A day after Trump encounters yet another tiny crowd in Florida, RNC announces convention press ban

A day after Trump encounters yet another tiny crowd in Florida, RNC announces convention press ban

TOPSHOT - Republican presidential candidate Donald Trump addresses delegates at the end of the last day of the Republican National Convention on July 21, 2016, in Cleveland, Ohio. / AFP / Timothy A. CLARY        (Photo credit should read TIMOTHY A. CLARY/AFP via Getty Images)

Trump trumping during the RNC in Cleveland, 2016

The latest modification to the ever-changing Republican National Convention is one that seems to cater to the incumbent seeking re-election, and his endless war on the media: The entire four-day event will be closed to members of the press, according to the Arkansas Democrat-Gazette

Conveniently blaming the novel coronavirus, which a near-endless stream of Republicans have continued to minimize, an unnamed Grand Old Party spokesperson attempted to shift responsibility for the decision to the government of North Carolina. “[W]e are planning for all of the Charlotte activities to be closed press: Friday, August 21—Monday, 24th given the health restrictions and limitations in place in the state,” the email read, adding that “we are working within the parameters set before us by state and local guidelines regarding the number of people who can attend events.”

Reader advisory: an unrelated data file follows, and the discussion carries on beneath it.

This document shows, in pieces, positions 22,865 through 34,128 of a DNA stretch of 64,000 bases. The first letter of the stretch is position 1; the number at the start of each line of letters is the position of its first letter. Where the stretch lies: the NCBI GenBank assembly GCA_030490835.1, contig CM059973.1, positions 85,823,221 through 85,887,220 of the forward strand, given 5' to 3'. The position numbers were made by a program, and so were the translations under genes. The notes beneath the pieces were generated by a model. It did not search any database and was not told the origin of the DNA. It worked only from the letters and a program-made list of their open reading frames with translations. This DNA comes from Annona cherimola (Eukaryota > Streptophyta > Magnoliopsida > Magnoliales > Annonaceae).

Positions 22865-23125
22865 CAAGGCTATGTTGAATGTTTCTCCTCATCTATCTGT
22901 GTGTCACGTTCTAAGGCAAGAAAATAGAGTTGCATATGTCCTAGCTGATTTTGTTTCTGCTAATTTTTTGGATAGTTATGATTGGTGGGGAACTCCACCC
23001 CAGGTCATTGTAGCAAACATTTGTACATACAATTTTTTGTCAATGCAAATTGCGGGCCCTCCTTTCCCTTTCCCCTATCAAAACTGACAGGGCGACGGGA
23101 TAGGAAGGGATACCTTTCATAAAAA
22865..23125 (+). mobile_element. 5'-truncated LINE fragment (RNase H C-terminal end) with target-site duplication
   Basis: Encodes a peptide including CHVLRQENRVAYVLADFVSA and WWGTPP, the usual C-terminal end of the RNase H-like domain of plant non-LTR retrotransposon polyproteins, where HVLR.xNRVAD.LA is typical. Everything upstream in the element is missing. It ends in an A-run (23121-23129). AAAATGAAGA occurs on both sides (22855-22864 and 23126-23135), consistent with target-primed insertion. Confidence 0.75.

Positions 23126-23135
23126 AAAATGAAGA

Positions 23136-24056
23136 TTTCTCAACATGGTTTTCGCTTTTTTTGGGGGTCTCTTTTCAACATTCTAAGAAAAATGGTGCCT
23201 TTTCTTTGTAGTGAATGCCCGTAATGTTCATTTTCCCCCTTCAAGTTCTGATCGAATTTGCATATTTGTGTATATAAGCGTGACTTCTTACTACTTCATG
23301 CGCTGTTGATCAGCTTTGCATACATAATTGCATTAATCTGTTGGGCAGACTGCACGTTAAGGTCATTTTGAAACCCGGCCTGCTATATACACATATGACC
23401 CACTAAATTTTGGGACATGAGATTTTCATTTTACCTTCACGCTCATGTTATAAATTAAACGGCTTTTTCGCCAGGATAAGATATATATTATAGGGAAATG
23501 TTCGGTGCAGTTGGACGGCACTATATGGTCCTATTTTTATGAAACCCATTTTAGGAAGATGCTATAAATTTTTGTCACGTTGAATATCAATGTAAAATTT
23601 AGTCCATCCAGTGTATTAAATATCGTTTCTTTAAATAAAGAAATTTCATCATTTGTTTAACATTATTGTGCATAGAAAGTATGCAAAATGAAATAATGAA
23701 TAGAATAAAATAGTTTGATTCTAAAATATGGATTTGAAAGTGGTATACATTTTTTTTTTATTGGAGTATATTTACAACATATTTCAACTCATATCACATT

Press will also be unwelcome in “the room when the Republican National Committee meets to conduct official party business,” the Arkansas Democrat-Gazette reports. Unless Republicans change their plans, this rejection of the Fourth Estate from the convention is a pretty big deal. In fact, it’s the first time journalists have been barred from a Republican presidential nominating convention, ever. Donald Trump—also known as the guy getting the Republican nomination—has declared the press to be an “enemy” of the American people, and for months has minimized the dangers of the novel coronavirus. He’s also the guy who hasn’t been drawing huge adoring crowds, long considered more essential to his survival than even Big Macs. Balloons and streamers dropping on an all-but-empty arena—and caught on camera for the world to see, and share, and replay—would likely be more than Trump can take. Even before the ban on reporters, the RNC reduced the amount of delegates welcome to just 336, down from over 2,400 in 2016. 

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